On Thu, Aug 10, 2017 at 10:47 AM, bushmark4--- via CnC-List <
cnc-list@cnc-list.com> wrote:

> Dennis is the "rinse/flush" sue to the salt buildup? Would you recommend
> the same for freshwater furlers? Thanks

Always an interesting question.  Yes and no.

I suspect a furler drum in salt water service gets some salt.  However, if
a swivel gets salt you've got serious issues and I suggest reducing sail
plan earlier.  :)  Hahaha.

Actually, in truth, the swivel can get salt.  Many of us who live or visit
the coasts can remember seeing a salty haze when the wind pipes up.  We see
salt on our vehicles windshields even when parked overnight well away from
the coast.

"Things aloft" are subject to spiders, bug nests, pollen, wind blown dust,
etc.  Definitely not unheard of to find spider webs, etc. in wind
instruments.  Swivels are exposed to the same perils.

All I know is, when my furler starts to get "wanky", I drop the sail and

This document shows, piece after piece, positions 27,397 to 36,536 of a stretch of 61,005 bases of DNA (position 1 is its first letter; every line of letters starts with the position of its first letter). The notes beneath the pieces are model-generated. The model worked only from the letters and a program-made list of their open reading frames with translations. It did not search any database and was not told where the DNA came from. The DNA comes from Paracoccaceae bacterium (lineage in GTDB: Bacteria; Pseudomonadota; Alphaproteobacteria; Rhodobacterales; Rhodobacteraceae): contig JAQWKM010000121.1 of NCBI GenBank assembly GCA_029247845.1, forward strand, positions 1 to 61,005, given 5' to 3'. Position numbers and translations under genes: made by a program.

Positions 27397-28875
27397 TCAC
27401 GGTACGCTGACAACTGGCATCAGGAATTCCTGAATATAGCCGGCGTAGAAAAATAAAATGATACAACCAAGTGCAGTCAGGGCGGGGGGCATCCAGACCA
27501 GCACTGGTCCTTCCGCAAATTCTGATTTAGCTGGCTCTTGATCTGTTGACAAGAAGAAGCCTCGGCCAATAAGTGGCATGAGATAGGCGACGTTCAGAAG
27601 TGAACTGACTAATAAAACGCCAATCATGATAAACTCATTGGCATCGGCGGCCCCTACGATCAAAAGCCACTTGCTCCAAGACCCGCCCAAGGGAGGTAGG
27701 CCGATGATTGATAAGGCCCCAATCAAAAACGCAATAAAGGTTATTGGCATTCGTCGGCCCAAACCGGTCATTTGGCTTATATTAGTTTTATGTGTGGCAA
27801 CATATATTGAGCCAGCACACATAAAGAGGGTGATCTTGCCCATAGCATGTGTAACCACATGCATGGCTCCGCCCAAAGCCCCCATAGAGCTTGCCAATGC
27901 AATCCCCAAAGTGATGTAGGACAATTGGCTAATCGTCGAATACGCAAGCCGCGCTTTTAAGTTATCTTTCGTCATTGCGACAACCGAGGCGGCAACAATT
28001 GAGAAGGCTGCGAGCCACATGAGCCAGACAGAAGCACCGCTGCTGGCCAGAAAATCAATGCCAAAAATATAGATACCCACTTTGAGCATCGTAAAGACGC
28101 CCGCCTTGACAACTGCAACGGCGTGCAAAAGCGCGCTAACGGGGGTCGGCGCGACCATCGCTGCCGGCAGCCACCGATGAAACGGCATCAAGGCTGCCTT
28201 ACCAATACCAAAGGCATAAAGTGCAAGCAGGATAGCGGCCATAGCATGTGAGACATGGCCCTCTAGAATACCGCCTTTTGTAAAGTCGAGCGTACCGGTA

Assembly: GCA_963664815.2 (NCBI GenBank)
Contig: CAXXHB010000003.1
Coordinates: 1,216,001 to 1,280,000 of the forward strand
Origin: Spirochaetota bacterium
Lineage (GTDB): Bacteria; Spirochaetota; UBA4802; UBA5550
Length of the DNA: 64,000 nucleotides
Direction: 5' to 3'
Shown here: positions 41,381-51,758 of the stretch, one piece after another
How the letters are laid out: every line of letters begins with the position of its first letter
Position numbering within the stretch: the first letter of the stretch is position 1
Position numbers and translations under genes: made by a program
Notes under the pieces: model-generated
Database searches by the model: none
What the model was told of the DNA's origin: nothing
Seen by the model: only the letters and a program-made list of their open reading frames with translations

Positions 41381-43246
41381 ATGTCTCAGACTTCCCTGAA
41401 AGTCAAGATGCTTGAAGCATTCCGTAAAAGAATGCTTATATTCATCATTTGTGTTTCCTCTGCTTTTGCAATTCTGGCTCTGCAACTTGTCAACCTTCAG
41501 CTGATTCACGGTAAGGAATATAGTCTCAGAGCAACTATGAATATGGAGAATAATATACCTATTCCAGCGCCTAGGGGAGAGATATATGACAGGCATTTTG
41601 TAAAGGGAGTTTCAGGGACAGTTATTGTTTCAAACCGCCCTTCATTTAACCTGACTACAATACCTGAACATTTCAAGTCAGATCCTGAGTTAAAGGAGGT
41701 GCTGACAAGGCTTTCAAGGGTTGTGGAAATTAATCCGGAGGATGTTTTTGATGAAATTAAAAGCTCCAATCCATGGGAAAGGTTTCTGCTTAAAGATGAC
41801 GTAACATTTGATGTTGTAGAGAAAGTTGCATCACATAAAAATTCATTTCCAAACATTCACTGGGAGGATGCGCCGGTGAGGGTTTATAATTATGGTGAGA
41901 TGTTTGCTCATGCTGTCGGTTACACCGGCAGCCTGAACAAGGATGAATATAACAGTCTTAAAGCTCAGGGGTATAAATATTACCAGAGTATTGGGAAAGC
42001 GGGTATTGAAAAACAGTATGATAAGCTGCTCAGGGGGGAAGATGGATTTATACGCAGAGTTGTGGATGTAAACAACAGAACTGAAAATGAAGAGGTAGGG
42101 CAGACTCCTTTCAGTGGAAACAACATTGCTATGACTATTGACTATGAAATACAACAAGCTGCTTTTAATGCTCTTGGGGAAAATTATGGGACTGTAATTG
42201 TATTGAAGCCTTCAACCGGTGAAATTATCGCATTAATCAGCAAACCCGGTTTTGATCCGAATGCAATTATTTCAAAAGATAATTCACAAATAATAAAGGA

flush everything.  Seems to work.

On the surface, furlers seem pretty simple.  In actually, they are highly
engineered pieces of equipment which require competent installation,
correct alignment, halyard and forestay tensions within a fairly forgiving
range and routine maintenance.

Had a guy call me this week about an in mast furler system problem.  Said
the sail was stuck in the mast.  He tried to extract it with a come along
with no luck.  A come along???????  Holy crap!!!  Lucky he didn't break

Couple other comments on furlers.  Don't leave a wrap or two on your sheet
winches when furling in breeze.  The sheets will flog and the back and
forth action can break a winch.  Yup, I know.  I broke some teeth off the
skirt on my primaries until I figured that one out.  Oops.  Had alloy
winches.  Now have chrome bronze and stainless winches.

Never ever put the furling line on a winch.  Ease the sheets, turn upwind,
whatever but don't winch the furling line.  Helps to have a switchable
ratching block on the furling line.

Also make sure you have enough wraps on the drum to fully furl in breeze.
The easiest way to add more wraps is to carry the jibsheets forward and
wrap them around the furled sail a couple more times.

Dennis C.
Touche' 35-1 #83
Mandeville, LA


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